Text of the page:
'The gist of that observation is in the opening sentence, namely, 'The object of a suit for partition is to alter the form of enjoyment of joint property by the co-owners','
& no stress was laid on what was laid down therein as the true effect of a partition & particularly the observations :
'The essence of partition is that the property is transformed into estates in severalty & one of such estates is assigned to each of the former occupants for his sole use & as his sole property.'
We have already indicated above what is the true effect of this position of a co-owner or a co-sharer having allotted to him a particular part of the joint family properties for his sole use & as his sole property. The significance of these observations appears to have been lost upon the learned Judges who decided Khirode Sundari v. Ghuni Lall 49 c. W. N. 779. We may also observe that at p. 782 of the judgment the learned Judges started with the distinction which obtained between the Mitakshara school of Hindu law & the Dayabhaga school of Hindu law. They stated that under the Mitakshara law no individual member of the joint family could predicate of the joint property that he has a certain definite share therein & consequently partition under the Mitakshara law consists in ascertaining & defining the shares of the co-parceners; but that according to the Dayabhaga law, on the other hand, each member of the joint family has a certain definite share in the joint property of which he was the absolute owner, that the property was held in denned shares but the possession was the joint possession of the whole family, & that until partition each co-sharer, whatever his share might be, was entitled fco joint possession & enjoyment of the whole of the joint property, & that partition, according to Dayabhaga law, therefore, consisted in separating the shares of the members of the joint family & allotting fco them specific portions of the property. The stress was here laid on the question of the acquisition of proprietary rights or of a new property under an independent or new title derived from any other person & not on the question of the conveyance of the rights of common enjoyment as also the rights, titile & interest which the co-owners or co-sharers had in the particular part of the property which came to be allotted fco the share of the particular co-owner or co-sharer. It may be that if the case of a partition between the members of a joint Hindu family governed by the Mitakshara school of Hindu law had come before the learned Judges of the Calcutta H. C. they might not have reached the decision which they did in the case of a partition between the members of a joint Hindu family governed by the Dayabhaga school of Hindu law. In so far, however, as the learned Judges there differed from the ratio adopted by our Ct. in Waman v. Ganpat 37 Bom. L. R 925 : A. I. R. 1936 Bom 10 We feel that the decision of the learned Judges of the Calcutta H. C. in Khirode Sundari v. Chuni Lal 19 C. W. N. 779 in so far as it runs counter to the decision of our Ct. in Waman v. Ganpat 37 Bom. L. R. 925: A. I. R. 1936 Bom. 10 is incorrect & with groat respect we beg to differ from the same.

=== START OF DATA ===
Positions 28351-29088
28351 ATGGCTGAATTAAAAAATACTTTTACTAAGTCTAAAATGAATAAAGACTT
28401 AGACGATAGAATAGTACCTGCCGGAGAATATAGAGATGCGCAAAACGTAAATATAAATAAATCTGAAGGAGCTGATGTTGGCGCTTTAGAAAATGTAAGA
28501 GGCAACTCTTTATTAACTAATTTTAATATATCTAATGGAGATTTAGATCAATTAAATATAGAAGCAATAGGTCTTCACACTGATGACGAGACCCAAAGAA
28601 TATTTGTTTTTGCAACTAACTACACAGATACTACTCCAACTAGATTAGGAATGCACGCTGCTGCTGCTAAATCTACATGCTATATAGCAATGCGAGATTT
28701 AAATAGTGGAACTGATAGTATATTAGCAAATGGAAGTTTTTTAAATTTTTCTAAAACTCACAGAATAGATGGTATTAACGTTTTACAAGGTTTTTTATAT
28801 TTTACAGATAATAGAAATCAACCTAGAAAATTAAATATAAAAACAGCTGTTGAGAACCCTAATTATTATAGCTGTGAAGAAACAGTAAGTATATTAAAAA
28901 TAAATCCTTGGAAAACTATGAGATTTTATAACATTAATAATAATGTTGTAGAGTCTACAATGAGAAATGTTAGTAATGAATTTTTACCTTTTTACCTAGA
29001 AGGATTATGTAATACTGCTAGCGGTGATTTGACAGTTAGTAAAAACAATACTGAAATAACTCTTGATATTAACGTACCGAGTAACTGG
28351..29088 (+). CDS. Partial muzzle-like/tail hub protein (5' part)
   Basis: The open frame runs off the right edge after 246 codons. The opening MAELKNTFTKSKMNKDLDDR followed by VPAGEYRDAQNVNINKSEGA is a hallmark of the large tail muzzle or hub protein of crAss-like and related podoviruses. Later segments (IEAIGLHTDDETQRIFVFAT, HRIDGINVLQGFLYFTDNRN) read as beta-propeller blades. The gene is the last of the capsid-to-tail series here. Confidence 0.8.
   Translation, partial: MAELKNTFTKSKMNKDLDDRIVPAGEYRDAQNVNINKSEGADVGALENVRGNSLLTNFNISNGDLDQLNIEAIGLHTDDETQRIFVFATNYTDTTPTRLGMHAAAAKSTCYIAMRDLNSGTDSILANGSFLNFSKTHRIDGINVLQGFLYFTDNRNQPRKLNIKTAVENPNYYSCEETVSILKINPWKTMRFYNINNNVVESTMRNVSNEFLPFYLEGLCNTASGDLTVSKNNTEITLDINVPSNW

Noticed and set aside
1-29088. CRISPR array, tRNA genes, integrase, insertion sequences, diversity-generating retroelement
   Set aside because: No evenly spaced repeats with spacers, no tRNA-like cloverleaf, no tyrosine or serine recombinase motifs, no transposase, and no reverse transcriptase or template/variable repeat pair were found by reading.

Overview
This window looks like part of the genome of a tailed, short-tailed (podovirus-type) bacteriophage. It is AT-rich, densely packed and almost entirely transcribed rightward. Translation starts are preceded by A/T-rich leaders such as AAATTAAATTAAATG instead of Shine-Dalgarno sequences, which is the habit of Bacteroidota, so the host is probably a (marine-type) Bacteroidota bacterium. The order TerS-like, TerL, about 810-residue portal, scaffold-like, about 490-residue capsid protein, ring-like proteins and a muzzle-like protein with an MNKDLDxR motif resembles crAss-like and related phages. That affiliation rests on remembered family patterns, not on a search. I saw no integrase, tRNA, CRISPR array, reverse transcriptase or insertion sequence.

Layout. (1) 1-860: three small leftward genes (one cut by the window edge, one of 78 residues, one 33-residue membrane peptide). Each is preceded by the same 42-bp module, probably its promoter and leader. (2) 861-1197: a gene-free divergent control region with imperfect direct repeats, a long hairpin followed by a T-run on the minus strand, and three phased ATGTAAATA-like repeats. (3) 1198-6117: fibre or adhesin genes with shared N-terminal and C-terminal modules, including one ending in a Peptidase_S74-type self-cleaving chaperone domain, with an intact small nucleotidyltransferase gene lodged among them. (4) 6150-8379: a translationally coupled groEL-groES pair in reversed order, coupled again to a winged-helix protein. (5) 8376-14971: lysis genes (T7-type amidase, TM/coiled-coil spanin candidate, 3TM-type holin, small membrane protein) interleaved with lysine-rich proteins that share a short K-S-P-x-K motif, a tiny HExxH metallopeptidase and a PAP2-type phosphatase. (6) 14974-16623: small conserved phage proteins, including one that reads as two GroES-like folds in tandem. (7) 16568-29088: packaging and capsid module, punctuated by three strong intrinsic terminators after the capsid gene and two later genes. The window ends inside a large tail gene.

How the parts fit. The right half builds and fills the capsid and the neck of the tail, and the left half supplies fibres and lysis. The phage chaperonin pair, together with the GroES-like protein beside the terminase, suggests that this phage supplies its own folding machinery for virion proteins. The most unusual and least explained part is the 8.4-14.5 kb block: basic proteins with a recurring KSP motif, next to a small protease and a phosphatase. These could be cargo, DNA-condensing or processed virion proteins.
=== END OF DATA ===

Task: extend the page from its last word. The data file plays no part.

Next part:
8. We have under the circumstances come to the conclusion that the partition by metes & bounds effected between the three branches of the joint family here on 18-9-1942, was a transfer within the meaning of that term as used in the proviso to Section 2, Bombay Act XVII  of 1942 & was, therefore, saved in so far as the agricultural lands are concerned by the terms of that proviso. [His Lordship after dealing with points not material to this report concluded.] The result, therefore, is that the appeal will be allowed in part & the decree of the lower Ct. will be confirmed except in regard to the agricultural lands. The partition of the agricultural lands as recorded in the deed of partition dated 20-9-1942, will stand & the rest of the decree passed by the lower Ct. will be confirmed. The order as to mesne profits also will be confined only to such properties as are not agricultural lands. In view of the fact that the applts. have partly succeeded & partly failed, we think that the proper order for costs should be that each party should bear & pay its own costs of this appeal as also in the Ct. below.